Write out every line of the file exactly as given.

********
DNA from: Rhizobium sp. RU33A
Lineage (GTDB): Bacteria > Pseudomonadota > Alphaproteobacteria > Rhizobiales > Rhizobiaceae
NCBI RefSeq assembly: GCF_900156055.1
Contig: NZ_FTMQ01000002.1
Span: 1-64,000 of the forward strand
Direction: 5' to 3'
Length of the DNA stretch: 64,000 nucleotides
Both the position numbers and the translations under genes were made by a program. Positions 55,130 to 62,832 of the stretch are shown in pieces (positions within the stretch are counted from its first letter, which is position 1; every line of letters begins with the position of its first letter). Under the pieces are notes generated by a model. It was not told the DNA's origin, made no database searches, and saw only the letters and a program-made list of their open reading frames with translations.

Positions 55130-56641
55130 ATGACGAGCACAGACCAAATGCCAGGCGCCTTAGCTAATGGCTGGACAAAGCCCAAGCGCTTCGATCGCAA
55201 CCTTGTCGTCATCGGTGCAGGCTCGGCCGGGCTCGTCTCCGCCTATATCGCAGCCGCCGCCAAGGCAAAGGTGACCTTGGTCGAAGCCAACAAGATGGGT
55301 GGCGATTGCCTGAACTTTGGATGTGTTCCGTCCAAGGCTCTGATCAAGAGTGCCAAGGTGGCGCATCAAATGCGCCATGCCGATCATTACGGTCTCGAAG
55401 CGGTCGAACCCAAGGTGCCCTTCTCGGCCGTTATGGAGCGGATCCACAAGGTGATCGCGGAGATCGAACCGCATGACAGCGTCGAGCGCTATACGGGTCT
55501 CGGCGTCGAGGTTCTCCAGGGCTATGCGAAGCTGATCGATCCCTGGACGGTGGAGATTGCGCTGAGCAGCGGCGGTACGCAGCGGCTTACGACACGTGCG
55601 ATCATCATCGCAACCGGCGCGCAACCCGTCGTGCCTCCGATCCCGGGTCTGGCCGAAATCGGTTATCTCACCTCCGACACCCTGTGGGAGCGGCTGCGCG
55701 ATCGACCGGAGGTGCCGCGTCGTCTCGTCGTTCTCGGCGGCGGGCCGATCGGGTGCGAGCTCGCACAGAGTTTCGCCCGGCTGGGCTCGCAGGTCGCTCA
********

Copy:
DNA from: Rhizobium sp. RU33A
Lineage (GTDB): Bacteria > Pseudomonadota > Alphaproteobacteria > Rhizobiales > Rhizobiaceae
NCBI RefSeq assembly: GCF_900156055.1
Contig: NZ_FTMQ01000002.1
Span: 1-64,000 of the forward strand
Direction: 5' to 3'
Length of the DNA stretch: 64,000 nucleotides
Both the position numbers and the translations under genes were made by a program. Positions 55,130 to 62,832 of the stretch are shown in pieces (positions within the stretch are counted from its first letter, which is position 1; every line of letters begins with the position of its first letter). Under the pieces are notes generated by a model. It was not told the DNA's origin, made no database searches, and saw only the letters and a program-made list of their open reading frames with translations.

Positions 55130-56641
55130 ATGACGAGCACAGACCAAATGCCAGGCGCCTTAGCTAATGGCTGGACAAAGCCCAAGCGCTTCGATCGCAA
55201 CCTTGTCGTCATCGGTGCAGGCTCGGCCGGGCTCGTCTCCGCCTATATCGCAGCCGCCGCCAAGGCAAAGGTGACCTTGGTCGAAGCCAACAAGATGGGT
55301 GGCGATTGCCTGAACTTTGGATGTGTTCCGTCCAAGGCTCTGATCAAGAGTGCCAAGGTGGCGCATCAAATGCGCCATGCCGATCATTACGGTCTCGAAG
55401 CGGTCGAACCCAAGGTGCCCTTCTCGGCCGTTATGGAGCGGATCCACAAGGTGATCGCGGAGATCGAACCGCATGACAGCGTCGAGCGCTATACGGGTCT
55501 CGGCGTCGAGGTTCTCCAGGGCTATGCGAAGCTGATCGATCCCTGGACGGTGGAGATTGCGCTGAGCAGCGGCGGTACGCAGCGGCTTACGACACGTGCG
55601 ATCATCATCGCAACCGGCGCGCAACCCGTCGTGCCTCCGATCCCGGGTCTGGCCGAAATCGGTTATCTCACCTCCGACACCCTGTGGGAGCGGCTGCGCG
55701 ATCGACCGGAGGTGCCGCGTCGTCTCGTCGTTCTCGGCGGCGGGCCGATCGGGTGCGAGCTCGCACAGAGTTTCGCCCGGCTGGGCTCGCAGGTCGCTCA